#374 in Sports & Outdoors
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Reddit mentions of ALPS Mountaineering Tri-Leg Stool, Rust, 8120005

Sentiment score: 6
Reddit mentions: 10

We found 10 Reddit mentions of ALPS Mountaineering Tri-Leg Stool, Rust, 8120005. Here are the top ones.

ALPS Mountaineering Tri-Leg Stool, Rust, 8120005
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  • Powder-coated steel frame and 600D Polyester fabric provides strength and stability for a long lasting use
  • Conveniently folds into a compact design, perfect when space is limited but comfort is a must
  • Carry strap attached to the Tri-Leg in case you don’t want to bring along the included shoulder bag
  • The Tri-Leg Stool is great when you need something light and portable but don’t want to give up comfort
  • Dimensions: 14" W x 14" L x 16" H, Weight: 2 lbs., Weight Capacity: 250 lbs., Color: Rust
Height16 Inches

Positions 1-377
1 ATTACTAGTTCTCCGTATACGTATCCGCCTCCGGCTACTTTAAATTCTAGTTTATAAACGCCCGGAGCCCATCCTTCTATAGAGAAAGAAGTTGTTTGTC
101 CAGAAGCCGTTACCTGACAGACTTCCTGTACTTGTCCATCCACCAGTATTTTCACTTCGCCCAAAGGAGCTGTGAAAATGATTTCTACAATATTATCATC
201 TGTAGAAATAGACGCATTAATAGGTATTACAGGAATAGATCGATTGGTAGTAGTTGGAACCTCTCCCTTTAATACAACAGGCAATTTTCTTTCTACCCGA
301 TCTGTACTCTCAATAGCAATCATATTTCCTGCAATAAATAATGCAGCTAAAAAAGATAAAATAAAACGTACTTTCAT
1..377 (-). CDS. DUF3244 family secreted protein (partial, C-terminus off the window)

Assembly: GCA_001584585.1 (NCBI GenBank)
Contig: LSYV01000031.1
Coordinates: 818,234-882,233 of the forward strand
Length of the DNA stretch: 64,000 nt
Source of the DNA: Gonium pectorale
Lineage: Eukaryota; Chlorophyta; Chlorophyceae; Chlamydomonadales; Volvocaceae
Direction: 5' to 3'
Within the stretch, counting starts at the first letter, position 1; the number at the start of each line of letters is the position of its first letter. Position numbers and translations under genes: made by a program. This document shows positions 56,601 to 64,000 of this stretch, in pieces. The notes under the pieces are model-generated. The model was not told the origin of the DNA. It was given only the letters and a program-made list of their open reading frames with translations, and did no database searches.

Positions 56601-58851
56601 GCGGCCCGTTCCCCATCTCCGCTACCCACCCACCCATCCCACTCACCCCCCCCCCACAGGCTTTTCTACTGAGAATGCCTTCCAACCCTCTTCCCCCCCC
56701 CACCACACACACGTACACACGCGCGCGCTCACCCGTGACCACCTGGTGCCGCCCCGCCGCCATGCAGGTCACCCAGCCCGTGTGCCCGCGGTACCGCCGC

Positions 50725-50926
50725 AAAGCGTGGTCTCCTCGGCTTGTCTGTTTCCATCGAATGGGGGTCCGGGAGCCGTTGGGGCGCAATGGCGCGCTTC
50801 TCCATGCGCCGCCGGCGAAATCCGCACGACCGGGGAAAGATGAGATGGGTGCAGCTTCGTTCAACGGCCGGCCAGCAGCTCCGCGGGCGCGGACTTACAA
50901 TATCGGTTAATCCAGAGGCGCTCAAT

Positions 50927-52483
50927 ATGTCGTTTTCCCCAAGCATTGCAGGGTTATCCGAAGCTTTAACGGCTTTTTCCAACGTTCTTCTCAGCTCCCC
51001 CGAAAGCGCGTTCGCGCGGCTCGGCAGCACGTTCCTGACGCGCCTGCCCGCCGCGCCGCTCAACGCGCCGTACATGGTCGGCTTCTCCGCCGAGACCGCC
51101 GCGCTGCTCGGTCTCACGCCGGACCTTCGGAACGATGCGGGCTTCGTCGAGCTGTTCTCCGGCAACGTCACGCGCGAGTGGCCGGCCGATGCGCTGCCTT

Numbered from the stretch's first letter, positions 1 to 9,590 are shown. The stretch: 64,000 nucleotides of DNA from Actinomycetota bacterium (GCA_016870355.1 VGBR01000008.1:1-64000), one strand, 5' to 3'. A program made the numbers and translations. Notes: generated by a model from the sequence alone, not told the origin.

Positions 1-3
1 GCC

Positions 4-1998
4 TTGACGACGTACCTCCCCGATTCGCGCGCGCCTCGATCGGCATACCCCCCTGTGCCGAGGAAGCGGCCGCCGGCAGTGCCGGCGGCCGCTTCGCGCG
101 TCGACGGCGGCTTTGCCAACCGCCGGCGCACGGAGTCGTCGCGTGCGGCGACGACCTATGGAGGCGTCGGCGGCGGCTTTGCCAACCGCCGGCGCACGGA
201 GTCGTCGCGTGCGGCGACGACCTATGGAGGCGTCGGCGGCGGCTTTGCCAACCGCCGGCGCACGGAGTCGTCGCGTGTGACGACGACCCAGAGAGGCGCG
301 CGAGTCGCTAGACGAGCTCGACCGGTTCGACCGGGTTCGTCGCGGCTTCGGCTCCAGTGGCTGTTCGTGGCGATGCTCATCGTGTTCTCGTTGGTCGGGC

Length14 Inches
Number of items1
SizeOne Size
Weight2 pounds
Width14 Inches

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Found 10 comments on ALPS Mountaineering Tri-Leg Stool, Rust, 8120005:

u/macromaniacal · 3 pointsr/kayamping

A big thing for me is fire. I love me some fire, but the question is always how to make it. There are all kinds of things to make your life easier, but two of my favorite things are 1.) The Sven Saw which is a collapsing saw that is good for brances/trees up to about 6 or 7inches (in my opinion) and 2.) Candle Firestarters along the lines of these. To be fair, I havent bought any candle firestarters in a while, since I made about 60 of them myself and decided it wasn't worth it to try that again. I'm just about out of them and will have to find a suitable commercial product.

Some of the other things that I lug along are as follows:


  • Jet Boil - for hot beverages and simple meals

  • Instant Coffee - Not nearly as tasty as the good stuff, but significantly less hassle

  • Boullion Cubes - Easy source of salts, while providing a simple base for soups

  • Small Tupperware cup w/ sandwich baggies of spices - Nothing makes a bland meal much better than a concoction of spices. I use a small 2"x2"x2" cup that keeps enough spices packed and dry to give me plenty of options.


  • Some lengths of rope and a few carabiners - useful hang stuff to dry, or secure a kayak to the shore

  • Camp Chairs - Depending on your kayak, this may mean different types of seating. It can range from a full size comfortable chair, to a 3 legged ball-buster, but whatever it is, it beats sitting on the ground.